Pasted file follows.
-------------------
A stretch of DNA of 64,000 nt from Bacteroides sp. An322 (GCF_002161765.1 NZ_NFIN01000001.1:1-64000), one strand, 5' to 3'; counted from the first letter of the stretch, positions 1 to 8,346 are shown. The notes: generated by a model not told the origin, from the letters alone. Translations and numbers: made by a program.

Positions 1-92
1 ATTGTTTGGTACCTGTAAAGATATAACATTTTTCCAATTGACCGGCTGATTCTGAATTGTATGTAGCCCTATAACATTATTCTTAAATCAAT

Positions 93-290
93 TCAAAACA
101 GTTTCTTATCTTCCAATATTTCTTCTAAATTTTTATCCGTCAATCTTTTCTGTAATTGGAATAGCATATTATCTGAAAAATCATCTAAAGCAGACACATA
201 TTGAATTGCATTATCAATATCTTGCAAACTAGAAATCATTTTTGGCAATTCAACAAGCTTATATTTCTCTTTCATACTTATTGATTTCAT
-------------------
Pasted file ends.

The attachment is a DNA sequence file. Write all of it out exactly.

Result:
A stretch of DNA of 64,000 nt from Bacteroides sp. An322 (GCF_002161765.1 NZ_NFIN01000001.1:1-64000), one strand, 5' to 3'; counted from the first letter of the stretch, positions 1 to 8,346 are shown. The notes: generated by a model not told the origin, from the letters alone. Translations and numbers: made by a program.

Positions 1-92
1 ATTGTTTGGTACCTGTAAAGATATAACATTTTTCCAATTGACCGGCTGATTCTGAATTGTATGTAGCCCTATAACATTATTCTTAAATCAAT

Positions 93-290
93 TCAAAACA
101 GTTTCTTATCTTCCAATATTTCTTCTAAATTTTTATCCGTCAATCTTTTCTGTAATTGGAATAGCATATTATCTGAAAAATCATCTAAAGCAGACACATA
201 TTGAATTGCATTATCAATATCTTGCAAACTAGAAATCATTTTTGGCAATTCAACAAGCTTATATTTCTCTTTCATACTTATTGATTTCAT